Mumbai blasts case: Why death penalty for Tahir Merchant?

Posted September 08, 2017

While Dossa arranged for landing of explosives, including RDX in India, and sent some youths to Pakistan for arms training, Salem transported arms and ammunition from Gujarat coast to Mumbai.

A special TADA court had in June convicted six persons, including mastermind Mustafa Dossa and Salem, in the serial blasts case, 24 years after the attacks left 257 people dead in the country's financial capital.

April 1, 1994: The Terrorist and Disruptive Activities (Prevention) Act (TADA) court shifts from city's sessions and civil court to a separate building inside the premises of the Arthur Road Central Jail. The court will begin to hear submissions by the prosecution and defence on the sentence on Friday. Another accused, Mustafa Dossa, died of a heart attack shortly after the convictions.

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Another convict Riyaz Siddiqui, who was charged for transporting explosives in a van used in the blasts, was sentenced to 10 years in jail.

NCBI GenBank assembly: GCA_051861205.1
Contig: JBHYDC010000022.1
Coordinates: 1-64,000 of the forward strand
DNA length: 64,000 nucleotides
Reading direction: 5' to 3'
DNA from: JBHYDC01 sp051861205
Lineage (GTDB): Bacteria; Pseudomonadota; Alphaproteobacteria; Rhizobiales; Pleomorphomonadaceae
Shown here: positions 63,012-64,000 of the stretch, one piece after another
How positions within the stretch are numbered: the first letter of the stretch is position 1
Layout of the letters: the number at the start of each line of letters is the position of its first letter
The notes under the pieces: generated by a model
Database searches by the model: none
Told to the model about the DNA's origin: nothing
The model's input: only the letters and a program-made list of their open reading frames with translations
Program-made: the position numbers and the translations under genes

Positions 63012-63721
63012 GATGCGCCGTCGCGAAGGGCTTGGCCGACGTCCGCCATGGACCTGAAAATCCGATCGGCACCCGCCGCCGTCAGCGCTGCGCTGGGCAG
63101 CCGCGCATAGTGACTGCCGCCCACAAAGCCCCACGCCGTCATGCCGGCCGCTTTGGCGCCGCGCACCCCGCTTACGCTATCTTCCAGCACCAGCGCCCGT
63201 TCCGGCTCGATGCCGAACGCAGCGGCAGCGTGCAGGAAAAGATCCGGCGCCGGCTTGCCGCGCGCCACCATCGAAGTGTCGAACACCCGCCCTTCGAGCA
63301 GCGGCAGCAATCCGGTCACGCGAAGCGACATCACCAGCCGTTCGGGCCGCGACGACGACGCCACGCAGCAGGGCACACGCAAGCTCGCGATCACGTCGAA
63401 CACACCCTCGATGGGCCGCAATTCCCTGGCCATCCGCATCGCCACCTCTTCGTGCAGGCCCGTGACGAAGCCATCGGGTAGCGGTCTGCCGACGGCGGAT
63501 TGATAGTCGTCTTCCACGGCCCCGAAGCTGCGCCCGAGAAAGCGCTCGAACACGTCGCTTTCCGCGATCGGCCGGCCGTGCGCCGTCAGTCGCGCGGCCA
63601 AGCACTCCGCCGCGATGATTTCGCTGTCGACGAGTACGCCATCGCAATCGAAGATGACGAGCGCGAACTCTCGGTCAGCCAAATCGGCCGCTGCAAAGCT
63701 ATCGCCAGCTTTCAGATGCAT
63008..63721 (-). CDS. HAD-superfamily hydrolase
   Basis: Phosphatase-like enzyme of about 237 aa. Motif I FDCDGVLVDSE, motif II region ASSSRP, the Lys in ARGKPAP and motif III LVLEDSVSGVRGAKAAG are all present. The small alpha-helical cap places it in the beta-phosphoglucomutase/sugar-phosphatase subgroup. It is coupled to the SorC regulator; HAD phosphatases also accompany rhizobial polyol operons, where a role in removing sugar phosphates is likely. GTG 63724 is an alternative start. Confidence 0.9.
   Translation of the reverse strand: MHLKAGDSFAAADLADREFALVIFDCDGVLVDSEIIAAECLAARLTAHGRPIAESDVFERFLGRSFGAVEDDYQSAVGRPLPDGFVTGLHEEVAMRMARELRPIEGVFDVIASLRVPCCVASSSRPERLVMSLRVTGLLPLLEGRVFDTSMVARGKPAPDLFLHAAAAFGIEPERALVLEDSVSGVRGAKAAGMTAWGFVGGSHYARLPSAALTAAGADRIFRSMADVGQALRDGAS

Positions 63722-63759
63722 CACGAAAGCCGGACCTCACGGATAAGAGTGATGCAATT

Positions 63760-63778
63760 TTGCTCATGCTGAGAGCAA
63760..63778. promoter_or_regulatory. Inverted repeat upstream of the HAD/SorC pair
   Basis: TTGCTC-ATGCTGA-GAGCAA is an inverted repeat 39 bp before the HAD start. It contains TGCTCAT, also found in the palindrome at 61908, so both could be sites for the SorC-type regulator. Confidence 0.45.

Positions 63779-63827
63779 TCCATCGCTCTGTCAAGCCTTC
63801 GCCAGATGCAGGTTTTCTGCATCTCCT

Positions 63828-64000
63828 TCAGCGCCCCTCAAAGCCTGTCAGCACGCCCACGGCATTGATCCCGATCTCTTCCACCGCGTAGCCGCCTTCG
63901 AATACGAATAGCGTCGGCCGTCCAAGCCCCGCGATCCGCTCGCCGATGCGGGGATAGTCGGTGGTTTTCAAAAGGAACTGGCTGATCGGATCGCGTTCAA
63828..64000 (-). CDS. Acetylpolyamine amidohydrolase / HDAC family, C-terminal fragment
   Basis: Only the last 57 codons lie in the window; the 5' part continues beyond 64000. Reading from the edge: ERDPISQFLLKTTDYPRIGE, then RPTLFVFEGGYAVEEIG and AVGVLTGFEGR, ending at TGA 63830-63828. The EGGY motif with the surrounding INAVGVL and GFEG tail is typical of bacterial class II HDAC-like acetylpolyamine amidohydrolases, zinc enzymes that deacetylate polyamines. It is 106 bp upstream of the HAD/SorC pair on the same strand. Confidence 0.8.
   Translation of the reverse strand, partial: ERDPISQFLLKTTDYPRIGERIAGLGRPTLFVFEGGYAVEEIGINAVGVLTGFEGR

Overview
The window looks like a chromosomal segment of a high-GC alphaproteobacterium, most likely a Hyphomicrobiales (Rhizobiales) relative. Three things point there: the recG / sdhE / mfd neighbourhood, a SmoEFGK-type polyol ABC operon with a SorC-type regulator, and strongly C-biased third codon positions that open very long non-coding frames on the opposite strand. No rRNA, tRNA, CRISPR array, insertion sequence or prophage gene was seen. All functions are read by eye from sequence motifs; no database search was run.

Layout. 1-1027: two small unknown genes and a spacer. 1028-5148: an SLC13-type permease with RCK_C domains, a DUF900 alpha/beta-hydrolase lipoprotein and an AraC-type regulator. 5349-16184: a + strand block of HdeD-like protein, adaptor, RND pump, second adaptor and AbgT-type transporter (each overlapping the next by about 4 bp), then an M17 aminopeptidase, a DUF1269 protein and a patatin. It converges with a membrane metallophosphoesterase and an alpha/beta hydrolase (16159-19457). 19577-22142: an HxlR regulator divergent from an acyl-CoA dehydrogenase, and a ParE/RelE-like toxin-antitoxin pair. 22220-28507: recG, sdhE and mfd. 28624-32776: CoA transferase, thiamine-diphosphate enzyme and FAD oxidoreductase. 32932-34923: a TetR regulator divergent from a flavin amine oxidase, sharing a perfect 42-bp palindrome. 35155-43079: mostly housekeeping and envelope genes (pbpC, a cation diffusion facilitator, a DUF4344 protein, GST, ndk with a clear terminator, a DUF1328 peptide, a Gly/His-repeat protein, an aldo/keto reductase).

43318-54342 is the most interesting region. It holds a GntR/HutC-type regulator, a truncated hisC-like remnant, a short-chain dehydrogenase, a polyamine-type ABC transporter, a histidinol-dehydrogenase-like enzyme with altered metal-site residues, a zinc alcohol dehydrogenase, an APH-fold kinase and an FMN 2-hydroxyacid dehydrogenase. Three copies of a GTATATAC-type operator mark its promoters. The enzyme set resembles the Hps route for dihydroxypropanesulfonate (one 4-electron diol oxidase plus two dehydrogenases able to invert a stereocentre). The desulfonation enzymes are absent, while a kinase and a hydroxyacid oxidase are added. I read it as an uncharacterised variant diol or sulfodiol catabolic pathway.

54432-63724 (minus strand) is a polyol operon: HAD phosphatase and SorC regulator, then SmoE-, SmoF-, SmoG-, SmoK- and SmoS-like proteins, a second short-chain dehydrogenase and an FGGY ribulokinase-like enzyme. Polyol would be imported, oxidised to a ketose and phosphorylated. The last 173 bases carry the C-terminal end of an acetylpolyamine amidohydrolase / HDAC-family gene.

"The government will take a decision on this matter now under the Criminal Procedure Code, whether to commute the life sentence to 25 years in accordance with the extradition treaty provisions", Special Public Prosecutor Deepak Salve told IANS.

The prosecution had sought apex punishment for Merchant, Karimulla, Feroze and Salem but the court only gave Merchant and Feroze the death penalty, while the other two got life imprisonment.

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At least 257 people were killed and more than 700 others injured after a series of blasts rocked different localities of Mumbai in 1993. The manner in which Indian government has done a commendable job in bringing Abu Salem to India from Portugal, we expected that he will be awarded stringent punishment too. Second leg involving seven accused begins. If the SC confirms the death sentence, they can go to the President with a mercy plea.

The prosecution had said that Salem too deserved death, but it can not demand the maximum penalty for him because of the Indian Extradition Act. Out of the 100 convicted people, 23 have been acquitted and the others have been missing.

11 November 2005: Salem extradited to India. As a result of that trial, Yakub Memon, brother of Tiger Memon, was found guilty and hanged in July 2015.

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